The really tricky part when it comes to writing romances is what you have to keep in mind–no matter what, your primary antagonists…are your protagonists. I know this is weird, so hear me out. The formulas mean that publishers are looking for the main conflict to be between the hero and the heroine. Whether its because they are constantly fighting with each other, one side of the equation is trying to fight the urge to be together, or there are circumstances keeping them apart a la Romeo and Juliet, the central conflict needs to be what is keeping your couple apart.

That said, your characters still have to be likeable. Ever wonder why the characters are so simple, cardboard cut out like? It’s because this way, the writer can easily flip them from being a jerk to being the nicest guy ever without seeming to contradict themselves. The girl can go from a whiny crybaby to the bravest woman in the world, and its waved away as character growth. There are some writers who are good at making this work for them, for creating a strong character and showing real growth. But those who are milking the system for money only, well, they use the formula and go with it.

There are a few beats that are particularly important for a story. You’re going to have to write a sex scene, unless you are in a subset aimed for younger readers or ultra-conservatives. Sometimes you’ll end up writing more than one, if your plot goes that way. There’s going to be a big-bad-break-up fight at least once. Sometimes there are multiples, but if so each one is bigger and worse than the one before it. (I never said this genre showed healthy relationships, did I? Cause it really doesn’t.) And then the last one is going to depend on what sort of story you are dealing with. If you are writing something with outside forces, this is where they seem to get the upper hand and the two have to come together to finally overcome it/solve the problem/whatever. If you are focused purely on internal conflicts between the couple, whoever was the biggest butt is going to “see the light” and save the other character from their misery without their other half.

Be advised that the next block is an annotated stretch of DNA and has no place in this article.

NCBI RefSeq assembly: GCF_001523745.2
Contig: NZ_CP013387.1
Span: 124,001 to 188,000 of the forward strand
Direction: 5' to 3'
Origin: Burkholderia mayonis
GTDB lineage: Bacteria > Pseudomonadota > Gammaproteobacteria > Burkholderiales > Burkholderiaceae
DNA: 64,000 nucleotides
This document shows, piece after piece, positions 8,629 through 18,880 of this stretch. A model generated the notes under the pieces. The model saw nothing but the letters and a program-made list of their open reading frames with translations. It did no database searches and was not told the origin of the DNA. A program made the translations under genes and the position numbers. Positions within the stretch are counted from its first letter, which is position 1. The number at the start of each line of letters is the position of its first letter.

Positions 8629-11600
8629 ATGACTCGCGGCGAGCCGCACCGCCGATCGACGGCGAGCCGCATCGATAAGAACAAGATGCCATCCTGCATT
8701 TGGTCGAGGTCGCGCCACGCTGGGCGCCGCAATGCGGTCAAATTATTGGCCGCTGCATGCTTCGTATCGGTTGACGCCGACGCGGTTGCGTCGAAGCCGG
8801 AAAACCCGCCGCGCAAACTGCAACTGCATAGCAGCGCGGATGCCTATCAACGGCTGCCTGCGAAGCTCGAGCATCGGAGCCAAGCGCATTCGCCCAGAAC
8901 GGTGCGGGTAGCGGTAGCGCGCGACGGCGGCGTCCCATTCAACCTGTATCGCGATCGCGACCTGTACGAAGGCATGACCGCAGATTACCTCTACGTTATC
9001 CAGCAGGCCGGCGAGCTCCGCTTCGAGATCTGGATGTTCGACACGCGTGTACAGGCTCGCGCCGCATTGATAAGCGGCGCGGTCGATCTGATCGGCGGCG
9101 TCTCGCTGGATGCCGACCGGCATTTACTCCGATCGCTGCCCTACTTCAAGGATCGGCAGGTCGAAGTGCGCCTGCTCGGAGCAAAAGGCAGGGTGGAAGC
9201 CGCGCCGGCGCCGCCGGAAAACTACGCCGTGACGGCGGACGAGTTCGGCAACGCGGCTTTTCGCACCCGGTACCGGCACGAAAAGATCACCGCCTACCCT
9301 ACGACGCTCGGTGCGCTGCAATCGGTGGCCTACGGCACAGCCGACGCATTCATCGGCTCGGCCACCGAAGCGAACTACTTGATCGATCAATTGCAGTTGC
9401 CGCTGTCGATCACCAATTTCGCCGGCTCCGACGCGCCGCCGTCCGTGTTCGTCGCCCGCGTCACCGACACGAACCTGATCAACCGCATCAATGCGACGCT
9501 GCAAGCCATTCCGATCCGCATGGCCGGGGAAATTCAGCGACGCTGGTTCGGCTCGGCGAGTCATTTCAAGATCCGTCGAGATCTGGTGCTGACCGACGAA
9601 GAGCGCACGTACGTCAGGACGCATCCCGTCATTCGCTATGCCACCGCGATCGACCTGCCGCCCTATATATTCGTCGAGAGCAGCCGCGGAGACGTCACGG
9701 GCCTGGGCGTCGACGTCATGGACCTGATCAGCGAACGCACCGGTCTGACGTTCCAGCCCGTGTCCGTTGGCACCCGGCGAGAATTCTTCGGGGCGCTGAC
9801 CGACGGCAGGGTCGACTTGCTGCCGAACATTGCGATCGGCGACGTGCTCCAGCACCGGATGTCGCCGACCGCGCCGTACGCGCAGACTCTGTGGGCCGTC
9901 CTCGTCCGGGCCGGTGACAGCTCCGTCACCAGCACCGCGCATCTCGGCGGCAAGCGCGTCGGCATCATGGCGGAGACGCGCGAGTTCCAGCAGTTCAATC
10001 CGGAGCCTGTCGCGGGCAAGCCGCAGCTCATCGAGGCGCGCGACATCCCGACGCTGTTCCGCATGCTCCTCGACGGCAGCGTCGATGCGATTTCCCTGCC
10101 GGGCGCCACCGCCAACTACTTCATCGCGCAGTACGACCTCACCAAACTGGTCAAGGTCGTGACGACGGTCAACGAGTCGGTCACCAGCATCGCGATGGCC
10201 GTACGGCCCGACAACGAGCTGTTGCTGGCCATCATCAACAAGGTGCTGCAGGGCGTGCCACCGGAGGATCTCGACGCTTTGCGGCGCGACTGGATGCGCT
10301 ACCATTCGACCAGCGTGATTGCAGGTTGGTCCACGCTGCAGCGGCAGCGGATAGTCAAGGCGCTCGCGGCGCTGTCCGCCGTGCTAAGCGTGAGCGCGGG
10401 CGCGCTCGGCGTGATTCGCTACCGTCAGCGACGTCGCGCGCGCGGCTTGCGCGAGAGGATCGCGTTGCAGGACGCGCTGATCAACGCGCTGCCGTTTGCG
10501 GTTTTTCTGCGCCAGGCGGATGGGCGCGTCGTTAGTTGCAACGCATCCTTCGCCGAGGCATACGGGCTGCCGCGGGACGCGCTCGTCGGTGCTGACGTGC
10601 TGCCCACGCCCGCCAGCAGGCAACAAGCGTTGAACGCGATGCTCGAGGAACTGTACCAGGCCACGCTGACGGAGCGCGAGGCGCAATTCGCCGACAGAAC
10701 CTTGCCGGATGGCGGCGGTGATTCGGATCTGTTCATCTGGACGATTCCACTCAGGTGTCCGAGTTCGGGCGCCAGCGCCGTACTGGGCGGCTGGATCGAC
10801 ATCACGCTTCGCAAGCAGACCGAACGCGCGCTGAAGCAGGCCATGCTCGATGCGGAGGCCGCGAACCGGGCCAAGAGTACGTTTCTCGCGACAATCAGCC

If you want to write just for making money, don’t turn your nose up at romance novels. They are the easiest to make money and live off of, and they do pay well in the long run if that’s what you are after. However, if this happens to be the genre that you just want to write it, stay away from the ones who are famous for publishing in romance because you aren’t likely to fit their patterns. Really work on fleshing out your characters, and if you play with what the audience wants from the tropes and give them a good story besides, you’ll appeal to both the long-standing members and those like me who just browse the section of the book store occasionally.